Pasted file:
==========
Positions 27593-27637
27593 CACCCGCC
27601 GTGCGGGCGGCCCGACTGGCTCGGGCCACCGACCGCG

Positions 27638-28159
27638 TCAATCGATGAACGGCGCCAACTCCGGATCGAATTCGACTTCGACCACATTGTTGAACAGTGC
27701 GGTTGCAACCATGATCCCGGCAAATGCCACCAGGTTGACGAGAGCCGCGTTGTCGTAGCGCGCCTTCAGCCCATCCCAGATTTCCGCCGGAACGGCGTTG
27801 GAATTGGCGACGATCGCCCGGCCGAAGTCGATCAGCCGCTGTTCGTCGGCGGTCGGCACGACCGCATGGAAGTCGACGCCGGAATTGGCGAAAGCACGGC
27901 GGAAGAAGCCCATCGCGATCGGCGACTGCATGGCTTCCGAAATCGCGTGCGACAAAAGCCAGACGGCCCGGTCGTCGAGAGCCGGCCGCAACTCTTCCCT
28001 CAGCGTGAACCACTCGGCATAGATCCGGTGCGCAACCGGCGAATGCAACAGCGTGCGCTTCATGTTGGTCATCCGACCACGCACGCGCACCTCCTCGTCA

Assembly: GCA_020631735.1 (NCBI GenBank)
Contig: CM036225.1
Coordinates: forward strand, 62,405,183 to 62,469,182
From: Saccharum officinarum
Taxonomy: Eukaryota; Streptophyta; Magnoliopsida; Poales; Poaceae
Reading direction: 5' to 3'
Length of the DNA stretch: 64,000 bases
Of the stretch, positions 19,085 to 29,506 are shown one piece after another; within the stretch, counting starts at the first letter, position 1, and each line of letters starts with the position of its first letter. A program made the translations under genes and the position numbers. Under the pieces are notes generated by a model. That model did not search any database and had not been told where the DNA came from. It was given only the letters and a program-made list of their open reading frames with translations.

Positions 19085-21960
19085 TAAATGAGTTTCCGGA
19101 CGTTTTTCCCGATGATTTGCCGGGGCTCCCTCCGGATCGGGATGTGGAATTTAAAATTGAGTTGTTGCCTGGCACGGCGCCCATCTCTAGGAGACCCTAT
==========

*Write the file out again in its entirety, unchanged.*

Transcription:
Positions 27593-27637
27593 CACCCGCC
27601 GTGCGGGCGGCCCGACTGGCTCGGGCCACCGACCGCG

Positions 27638-28159
27638 TCAATCGATGAACGGCGCCAACTCCGGATCGAATTCGACTTCGACCACATTGTTGAACAGTGC
27701 GGTTGCAACCATGATCCCGGCAAATGCCACCAGGTTGACGAGAGCCGCGTTGTCGTAGCGCGCCTTCAGCCCATCCCAGATTTCCGCCGGAACGGCGTTG
27801 GAATTGGCGACGATCGCCCGGCCGAAGTCGATCAGCCGCTGTTCGTCGGCGGTCGGCACGACCGCATGGAAGTCGACGCCGGAATTGGCGAAAGCACGGC
27901 GGAAGAAGCCCATCGCGATCGGCGACTGCATGGCTTCCGAAATCGCGTGCGACAAAAGCCAGACGGCCCGGTCGTCGAGAGCCGGCCGCAACTCTTCCCT
28001 CAGCGTGAACCACTCGGCATAGATCCGGTGCGCAACCGGCGAATGCAACAGCGTGCGCTTCATGTTGGTCATCCGACCACGCACGCGCACCTCCTCGTCA

Assembly: GCA_020631735.1 (NCBI GenBank)
Contig: CM036225.1
Coordinates: forward strand, 62,405,183 to 62,469,182
From: Saccharum officinarum
Taxonomy: Eukaryota; Streptophyta; Magnoliopsida; Poales; Poaceae
Reading direction: 5' to 3'
Length of the DNA stretch: 64,000 bases
Of the stretch, positions 19,085 to 29,506 are shown one piece after another; within the stretch, counting starts at the first letter, position 1, and each line of letters starts with the position of its first letter. A program made the translations under genes and the position numbers. Under the pieces are notes generated by a model. That model did not search any database and had not been told where the DNA came from. It was given only the letters and a program-made list of their open reading frames with translations.

Positions 19085-21960
19085 TAAATGAGTTTCCGGA
19101 CGTTTTTCCCGATGATTTGCCGGGGCTCCCTCCGGATCGGGATGTGGAATTTAAAATTGAGTTGTTGCCTGGCACGGCGCCCATCTCTAGGAGACCCTAT